AZUZ: Those two former presidents are working together to try and help victims of January's devastating earthquake in Haiti. The natural disaster killed more than 200,000 people -- was completely catastrophic -- left more than a million others homeless. Presidents Clinton and Bush were in the Caribbean nation yesterday, meeting with government officials and others who are involved in the relief efforts. They were there on behalf of the Clinton Bush Haiti Fund, which they started to raise money for this recovery process. According to its Web site, the organization has raised more than $37 million so far. In addition to the meetings, Mr. Bush and Mr. Clinton spent part of yesterday's visit touring some of the camps for Haiti's homeless.
AZUZ: There's been some tension between the U.S. and Israel lately. You've heard about this on our show. It's especially focused over Israel's plans to build new settlements in East Jerusalem. This is an area that's disputed between Israelis and Palestinians. The U.S., which is trying to help create a Middle East peace plan, wants Israel to stop construction there. In a speech to the American Israel Public Affairs Committee, or AIPAC, Secretary of State Hillary Clinton said that the U.S. has a responsibility "to give credit when it is due and to tell the truth when it is needed." But she said the relationship between the U.S. and Israel is still strong.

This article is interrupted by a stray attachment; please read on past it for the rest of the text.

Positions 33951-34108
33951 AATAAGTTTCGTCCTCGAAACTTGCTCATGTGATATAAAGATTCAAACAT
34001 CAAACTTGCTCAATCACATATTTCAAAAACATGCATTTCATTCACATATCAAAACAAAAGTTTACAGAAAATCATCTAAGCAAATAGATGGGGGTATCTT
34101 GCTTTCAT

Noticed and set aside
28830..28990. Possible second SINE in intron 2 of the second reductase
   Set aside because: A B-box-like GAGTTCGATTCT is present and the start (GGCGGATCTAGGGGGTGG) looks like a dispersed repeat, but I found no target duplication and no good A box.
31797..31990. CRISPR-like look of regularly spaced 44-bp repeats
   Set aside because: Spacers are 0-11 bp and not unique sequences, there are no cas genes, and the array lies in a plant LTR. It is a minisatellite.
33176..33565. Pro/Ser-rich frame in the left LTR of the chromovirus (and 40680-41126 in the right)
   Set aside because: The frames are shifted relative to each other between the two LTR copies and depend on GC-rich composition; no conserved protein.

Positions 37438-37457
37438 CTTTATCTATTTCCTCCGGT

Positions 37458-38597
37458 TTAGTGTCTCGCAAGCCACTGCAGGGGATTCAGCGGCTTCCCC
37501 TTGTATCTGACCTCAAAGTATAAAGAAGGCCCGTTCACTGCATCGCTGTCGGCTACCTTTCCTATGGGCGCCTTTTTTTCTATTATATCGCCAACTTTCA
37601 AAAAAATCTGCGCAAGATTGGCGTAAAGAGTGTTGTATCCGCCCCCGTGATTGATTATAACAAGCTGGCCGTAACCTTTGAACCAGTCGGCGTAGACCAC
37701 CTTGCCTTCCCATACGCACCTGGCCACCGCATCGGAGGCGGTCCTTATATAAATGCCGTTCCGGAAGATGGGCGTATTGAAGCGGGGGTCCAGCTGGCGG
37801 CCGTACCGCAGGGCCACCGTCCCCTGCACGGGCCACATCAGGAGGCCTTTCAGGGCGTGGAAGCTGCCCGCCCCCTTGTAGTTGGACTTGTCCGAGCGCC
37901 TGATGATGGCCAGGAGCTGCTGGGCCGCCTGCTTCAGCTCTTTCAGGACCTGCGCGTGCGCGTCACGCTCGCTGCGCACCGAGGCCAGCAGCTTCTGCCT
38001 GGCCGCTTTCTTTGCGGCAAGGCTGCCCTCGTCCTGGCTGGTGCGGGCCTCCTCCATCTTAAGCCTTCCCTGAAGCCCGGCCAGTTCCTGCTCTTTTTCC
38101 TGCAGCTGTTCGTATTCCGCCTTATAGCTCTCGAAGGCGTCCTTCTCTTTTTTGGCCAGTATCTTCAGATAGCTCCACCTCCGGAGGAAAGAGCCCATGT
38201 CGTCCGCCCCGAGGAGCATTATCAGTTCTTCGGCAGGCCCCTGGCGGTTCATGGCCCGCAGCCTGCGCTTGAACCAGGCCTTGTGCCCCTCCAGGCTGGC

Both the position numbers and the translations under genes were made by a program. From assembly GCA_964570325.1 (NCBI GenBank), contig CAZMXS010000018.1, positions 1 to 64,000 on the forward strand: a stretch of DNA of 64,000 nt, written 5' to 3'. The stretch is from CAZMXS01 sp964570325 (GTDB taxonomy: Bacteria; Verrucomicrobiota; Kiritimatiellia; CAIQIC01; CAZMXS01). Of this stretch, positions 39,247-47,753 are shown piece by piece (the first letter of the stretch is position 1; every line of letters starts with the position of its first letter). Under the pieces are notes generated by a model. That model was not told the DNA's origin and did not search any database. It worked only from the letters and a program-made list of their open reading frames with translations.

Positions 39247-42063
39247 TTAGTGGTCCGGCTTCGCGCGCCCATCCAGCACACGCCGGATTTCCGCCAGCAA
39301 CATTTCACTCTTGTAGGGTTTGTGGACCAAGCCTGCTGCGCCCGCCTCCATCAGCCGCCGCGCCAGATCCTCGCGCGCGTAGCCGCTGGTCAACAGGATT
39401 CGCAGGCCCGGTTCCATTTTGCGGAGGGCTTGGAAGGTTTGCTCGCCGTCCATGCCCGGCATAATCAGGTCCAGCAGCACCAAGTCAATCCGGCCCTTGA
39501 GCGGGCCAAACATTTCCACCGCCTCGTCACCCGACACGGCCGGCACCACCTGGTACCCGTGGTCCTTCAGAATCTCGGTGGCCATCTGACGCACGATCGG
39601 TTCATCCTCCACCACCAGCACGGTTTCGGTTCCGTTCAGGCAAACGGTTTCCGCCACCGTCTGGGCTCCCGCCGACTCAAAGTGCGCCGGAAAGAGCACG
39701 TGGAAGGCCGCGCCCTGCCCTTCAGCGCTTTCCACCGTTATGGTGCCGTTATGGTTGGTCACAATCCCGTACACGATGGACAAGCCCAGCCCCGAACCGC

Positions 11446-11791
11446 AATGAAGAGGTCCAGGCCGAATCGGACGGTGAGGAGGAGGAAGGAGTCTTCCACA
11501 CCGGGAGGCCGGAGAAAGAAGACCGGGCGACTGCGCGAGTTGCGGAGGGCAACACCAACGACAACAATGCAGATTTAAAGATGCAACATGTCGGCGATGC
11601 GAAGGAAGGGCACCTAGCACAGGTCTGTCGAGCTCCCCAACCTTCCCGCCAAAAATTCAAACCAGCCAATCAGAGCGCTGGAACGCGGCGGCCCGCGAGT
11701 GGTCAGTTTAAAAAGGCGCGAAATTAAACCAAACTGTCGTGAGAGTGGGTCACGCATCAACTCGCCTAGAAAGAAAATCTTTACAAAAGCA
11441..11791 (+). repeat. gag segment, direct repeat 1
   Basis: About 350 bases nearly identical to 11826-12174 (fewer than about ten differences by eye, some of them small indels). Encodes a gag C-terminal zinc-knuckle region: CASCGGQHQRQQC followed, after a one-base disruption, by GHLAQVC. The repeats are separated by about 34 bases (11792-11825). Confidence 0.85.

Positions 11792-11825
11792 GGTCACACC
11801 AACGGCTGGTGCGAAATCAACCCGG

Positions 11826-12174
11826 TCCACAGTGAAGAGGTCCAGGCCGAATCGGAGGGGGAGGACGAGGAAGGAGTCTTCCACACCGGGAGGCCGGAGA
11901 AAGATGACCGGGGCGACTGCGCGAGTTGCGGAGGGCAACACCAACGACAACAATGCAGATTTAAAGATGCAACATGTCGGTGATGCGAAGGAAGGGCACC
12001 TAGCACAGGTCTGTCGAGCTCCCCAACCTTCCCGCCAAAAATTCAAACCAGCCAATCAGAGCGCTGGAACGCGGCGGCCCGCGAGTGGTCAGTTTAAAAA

U.S. SECRETARY OF STATE HILLARY CLINTON: For President Obama and for me, and for this entire administration, our commitment to Israel's security and Israel's future is rock-solid, unwavering, enduring and forever.
AZUZ: Israeli Prime Minister Benjamin Netanyahu also spoke at the conference. He's scheduled to sit down with President Obama for a meeting at the White House sometime today.